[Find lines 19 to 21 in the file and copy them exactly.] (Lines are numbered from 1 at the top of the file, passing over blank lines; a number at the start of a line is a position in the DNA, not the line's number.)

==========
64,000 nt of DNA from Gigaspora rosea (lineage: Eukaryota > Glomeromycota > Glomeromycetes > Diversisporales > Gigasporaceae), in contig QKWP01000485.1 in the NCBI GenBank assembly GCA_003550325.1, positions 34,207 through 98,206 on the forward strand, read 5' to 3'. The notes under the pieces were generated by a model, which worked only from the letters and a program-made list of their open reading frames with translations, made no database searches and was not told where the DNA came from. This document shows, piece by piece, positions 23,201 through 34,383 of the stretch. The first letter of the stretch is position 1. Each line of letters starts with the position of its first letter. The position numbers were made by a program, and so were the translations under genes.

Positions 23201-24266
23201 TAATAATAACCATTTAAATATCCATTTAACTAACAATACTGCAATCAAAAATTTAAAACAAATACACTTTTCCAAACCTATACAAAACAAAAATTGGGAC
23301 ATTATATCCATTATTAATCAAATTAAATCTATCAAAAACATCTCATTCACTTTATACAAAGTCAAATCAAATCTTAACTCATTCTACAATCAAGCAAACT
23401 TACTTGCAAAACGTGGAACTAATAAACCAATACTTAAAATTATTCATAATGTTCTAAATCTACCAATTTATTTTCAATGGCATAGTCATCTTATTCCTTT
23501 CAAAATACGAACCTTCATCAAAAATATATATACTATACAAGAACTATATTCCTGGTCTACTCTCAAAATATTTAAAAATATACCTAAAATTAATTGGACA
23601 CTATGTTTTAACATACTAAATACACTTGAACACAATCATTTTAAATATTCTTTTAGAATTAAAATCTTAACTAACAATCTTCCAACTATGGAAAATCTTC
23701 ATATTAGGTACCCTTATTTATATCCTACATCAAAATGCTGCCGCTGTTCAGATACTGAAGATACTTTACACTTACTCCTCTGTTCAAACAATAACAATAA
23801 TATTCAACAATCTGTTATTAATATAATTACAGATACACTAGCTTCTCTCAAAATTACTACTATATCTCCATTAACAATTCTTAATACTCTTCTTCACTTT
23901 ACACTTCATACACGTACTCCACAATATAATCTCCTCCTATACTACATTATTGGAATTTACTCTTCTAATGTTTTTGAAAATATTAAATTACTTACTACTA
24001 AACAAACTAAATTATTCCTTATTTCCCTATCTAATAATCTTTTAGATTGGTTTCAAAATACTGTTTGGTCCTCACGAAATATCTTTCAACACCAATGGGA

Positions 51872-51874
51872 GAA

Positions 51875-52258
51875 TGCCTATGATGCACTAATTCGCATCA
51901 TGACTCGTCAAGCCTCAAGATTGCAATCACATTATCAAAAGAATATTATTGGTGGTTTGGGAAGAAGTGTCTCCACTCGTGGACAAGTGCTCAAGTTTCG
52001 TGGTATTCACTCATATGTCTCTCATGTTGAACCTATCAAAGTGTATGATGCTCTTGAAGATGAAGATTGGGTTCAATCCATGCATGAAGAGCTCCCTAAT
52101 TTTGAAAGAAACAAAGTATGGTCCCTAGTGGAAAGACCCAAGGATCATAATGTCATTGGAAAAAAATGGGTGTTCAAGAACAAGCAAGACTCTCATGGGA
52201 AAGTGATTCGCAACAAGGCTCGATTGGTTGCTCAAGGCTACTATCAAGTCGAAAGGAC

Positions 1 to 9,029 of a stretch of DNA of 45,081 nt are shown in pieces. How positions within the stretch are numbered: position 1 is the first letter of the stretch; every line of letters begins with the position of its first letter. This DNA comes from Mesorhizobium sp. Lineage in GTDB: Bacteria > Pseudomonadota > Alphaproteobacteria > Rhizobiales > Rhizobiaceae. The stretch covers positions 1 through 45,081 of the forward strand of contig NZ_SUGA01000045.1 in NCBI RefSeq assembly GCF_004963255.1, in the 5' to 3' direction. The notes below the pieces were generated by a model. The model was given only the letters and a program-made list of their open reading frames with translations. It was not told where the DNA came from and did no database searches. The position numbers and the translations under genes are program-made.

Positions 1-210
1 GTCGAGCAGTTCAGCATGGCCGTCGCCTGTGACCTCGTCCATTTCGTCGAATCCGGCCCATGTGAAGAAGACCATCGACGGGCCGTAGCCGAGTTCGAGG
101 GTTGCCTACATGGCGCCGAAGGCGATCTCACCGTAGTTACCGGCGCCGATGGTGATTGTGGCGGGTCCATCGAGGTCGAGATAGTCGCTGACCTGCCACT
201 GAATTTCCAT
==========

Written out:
52201 AAGTGATTCGCAACAAGGCTCGATTGGTTGCTCAAGGCTACTATCAAGTCGAAAGGAC

Positions 1 to 9,029 of a stretch of DNA of 45,081 nt are shown in pieces. How positions within the stretch are numbered: position 1 is the first letter of the stretch; every line of letters begins with the position of its first letter. This DNA comes from Mesorhizobium sp. Lineage in GTDB: Bacteria > Pseudomonadota > Alphaproteobacteria > Rhizobiales > Rhizobiaceae. The stretch covers positions 1 through 45,081 of the forward strand of contig NZ_SUGA01000045.1 in NCBI RefSeq assembly GCF_004963255.1, in the 5' to 3' direction. The notes below the pieces were generated by a model. The model was given only the letters and a program-made list of their open reading frames with translations. It was not told where the DNA came from and did no database searches. The position numbers and the translations under genes are program-made.

Positions 1-210